Among the issues most commonly discussed are individuality, the rights of the individual, the limits of legitimate government, morality, history, economics, government policy, science, business, education, health care, energy, and man-made global warming evaluations. My posts are aimed at intelligent and rational individuals, whose comments are very welcome.

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02 September 2013

Roger Donway Calls for an End to White Collar Crime Persecutions of Businessmen

Roger Donway has long fought heroically for the rights of businessmen to pursue profits and to earn a living.  He has led the effort of the Business Rights Center of the Atlas Society.  Roger has defended Michael Milken, Frank Quattrone, and more recently Greg Reyes against villainous persecutions.  The case of Greg Reyes is told in his acclaimed book Rich-Hunt: The Backdated Options Frenzy and the Ordeal of Greg Reyes.  Now at the last Atlas Shrugged Summer Seminar, he gave a talk entitled White Collar Crime.

Donway traces the origins of the intent to persecute businessmen for their profit seeking and the early use of the term "white collar crime."  He points out that if an act is properly criminal, in objective law it is not criminal simply because it was committed by a businessman.  It is no more right to direct laws and crimes at businessmen than it is to have a special set of laws and crimes for Hispanics, or Asian-Americans, or blue-collar employees.

He points out that the white collar crime crusade grew out of plains-state Christian condemnation of profit and self-interest modified by a high regard for the state that various Progressive scholars picked up from studies abroad in Prussia in the early 20th Century.  He identifies a couple of sociologists, E. A. Ross and Edwin H. Sutherland, as being particularly important in the development of the irrational idea of white collar crime.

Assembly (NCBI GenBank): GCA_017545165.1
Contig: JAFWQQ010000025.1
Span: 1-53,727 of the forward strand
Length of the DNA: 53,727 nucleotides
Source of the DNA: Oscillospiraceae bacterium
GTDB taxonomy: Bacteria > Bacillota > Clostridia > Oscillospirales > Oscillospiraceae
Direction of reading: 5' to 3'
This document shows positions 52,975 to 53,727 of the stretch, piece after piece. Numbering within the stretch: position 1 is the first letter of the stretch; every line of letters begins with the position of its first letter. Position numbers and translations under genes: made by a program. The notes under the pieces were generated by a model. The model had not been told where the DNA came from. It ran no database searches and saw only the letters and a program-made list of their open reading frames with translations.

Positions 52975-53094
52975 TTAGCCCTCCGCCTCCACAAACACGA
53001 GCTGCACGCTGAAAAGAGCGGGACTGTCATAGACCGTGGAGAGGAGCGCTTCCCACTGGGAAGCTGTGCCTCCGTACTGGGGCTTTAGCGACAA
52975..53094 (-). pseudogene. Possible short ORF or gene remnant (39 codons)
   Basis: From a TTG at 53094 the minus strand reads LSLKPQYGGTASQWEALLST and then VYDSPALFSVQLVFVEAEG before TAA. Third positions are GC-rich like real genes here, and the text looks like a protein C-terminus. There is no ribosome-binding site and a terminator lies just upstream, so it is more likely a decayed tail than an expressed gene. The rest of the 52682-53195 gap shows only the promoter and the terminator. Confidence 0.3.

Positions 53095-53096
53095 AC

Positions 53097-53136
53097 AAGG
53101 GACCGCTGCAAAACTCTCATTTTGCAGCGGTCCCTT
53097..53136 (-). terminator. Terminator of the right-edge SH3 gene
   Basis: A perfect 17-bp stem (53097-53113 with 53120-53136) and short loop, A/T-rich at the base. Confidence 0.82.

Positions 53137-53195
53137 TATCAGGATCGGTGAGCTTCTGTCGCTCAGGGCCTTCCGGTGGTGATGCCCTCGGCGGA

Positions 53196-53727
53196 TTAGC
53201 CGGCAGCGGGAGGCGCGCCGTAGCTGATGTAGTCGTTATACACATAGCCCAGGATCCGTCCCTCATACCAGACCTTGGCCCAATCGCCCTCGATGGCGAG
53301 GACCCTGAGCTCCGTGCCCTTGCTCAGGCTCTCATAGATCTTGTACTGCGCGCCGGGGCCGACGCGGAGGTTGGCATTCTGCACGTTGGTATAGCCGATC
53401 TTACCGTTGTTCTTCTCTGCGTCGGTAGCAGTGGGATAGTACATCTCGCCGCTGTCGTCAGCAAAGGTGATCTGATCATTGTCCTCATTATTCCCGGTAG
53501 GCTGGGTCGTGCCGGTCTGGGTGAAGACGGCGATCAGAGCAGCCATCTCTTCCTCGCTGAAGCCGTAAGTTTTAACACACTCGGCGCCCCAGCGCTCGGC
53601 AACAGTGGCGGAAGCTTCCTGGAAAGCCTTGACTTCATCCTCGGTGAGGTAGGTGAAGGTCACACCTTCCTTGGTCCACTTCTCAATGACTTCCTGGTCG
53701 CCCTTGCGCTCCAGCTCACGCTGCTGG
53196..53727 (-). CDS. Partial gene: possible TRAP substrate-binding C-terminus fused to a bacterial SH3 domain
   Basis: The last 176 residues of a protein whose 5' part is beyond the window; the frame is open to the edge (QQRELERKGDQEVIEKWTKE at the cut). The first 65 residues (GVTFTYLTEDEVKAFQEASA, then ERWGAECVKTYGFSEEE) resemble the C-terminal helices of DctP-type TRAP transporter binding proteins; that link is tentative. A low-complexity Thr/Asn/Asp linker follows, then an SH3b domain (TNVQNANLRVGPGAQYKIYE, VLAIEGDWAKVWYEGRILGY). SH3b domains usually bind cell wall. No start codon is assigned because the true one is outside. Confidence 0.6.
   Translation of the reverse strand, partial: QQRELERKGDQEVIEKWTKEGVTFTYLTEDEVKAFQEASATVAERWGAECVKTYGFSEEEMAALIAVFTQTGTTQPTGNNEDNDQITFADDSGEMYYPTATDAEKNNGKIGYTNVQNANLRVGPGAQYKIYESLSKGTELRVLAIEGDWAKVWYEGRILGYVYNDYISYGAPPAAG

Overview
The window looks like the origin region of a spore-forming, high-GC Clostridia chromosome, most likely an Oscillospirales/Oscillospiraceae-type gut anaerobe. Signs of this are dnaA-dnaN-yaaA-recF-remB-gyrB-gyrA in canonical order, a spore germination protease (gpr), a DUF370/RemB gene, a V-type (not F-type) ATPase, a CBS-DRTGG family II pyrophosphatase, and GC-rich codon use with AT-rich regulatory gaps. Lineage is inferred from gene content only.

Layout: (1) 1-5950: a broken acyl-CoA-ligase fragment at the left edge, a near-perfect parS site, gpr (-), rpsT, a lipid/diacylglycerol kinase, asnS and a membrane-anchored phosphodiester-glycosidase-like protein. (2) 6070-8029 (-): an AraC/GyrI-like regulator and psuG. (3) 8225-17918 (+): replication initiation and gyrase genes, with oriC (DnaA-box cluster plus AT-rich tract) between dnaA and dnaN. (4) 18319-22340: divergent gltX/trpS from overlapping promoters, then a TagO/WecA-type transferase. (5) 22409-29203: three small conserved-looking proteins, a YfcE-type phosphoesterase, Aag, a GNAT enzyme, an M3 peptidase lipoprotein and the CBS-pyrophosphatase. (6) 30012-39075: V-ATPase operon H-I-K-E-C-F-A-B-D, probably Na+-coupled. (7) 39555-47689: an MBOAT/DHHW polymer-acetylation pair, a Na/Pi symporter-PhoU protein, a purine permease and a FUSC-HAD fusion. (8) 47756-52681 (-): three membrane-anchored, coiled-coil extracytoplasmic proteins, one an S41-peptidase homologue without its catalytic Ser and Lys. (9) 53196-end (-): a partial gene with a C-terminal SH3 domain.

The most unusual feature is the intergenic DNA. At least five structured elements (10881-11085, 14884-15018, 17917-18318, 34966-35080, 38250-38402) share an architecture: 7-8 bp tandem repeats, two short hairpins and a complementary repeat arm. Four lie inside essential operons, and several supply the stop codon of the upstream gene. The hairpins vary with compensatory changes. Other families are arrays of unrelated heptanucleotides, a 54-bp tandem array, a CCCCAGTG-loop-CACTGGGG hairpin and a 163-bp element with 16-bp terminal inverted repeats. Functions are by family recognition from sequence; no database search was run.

The idea was developed that businessmen who may be more honest and law-abiding individually were driven by being in a corporation or business organization to an unusual disregard for the norms of society and its laws and regulations.  Because of this, the state needed to have an especially rigorous set of laws and regulations directed at controlling their behavior.

Of course, this idea has the usual fault that the state has a very high disregard for the norms of society and has a strong predilection for not applying the laws it creates to Congress and those in the employ of the government.  The regulator is much more corruptible and has no constraints placed on it by highly concerned customers.  State regulation simply resorts to force in a relationship and does not use the restraining effect that all parties must at least think they will benefit from a transaction if it is to win their approval.  Most business transactions are scrutinized far more closely than are most political votes for our representatives.  The quality of the regulatory agency leadership is even more questionable.  Then there are the publicity-seeking public prosecutors playing upon uninformed and prejudiced public opinion.

Donway makes many good points in his very important talk.  It will be well worth your time to listen to his presentation.

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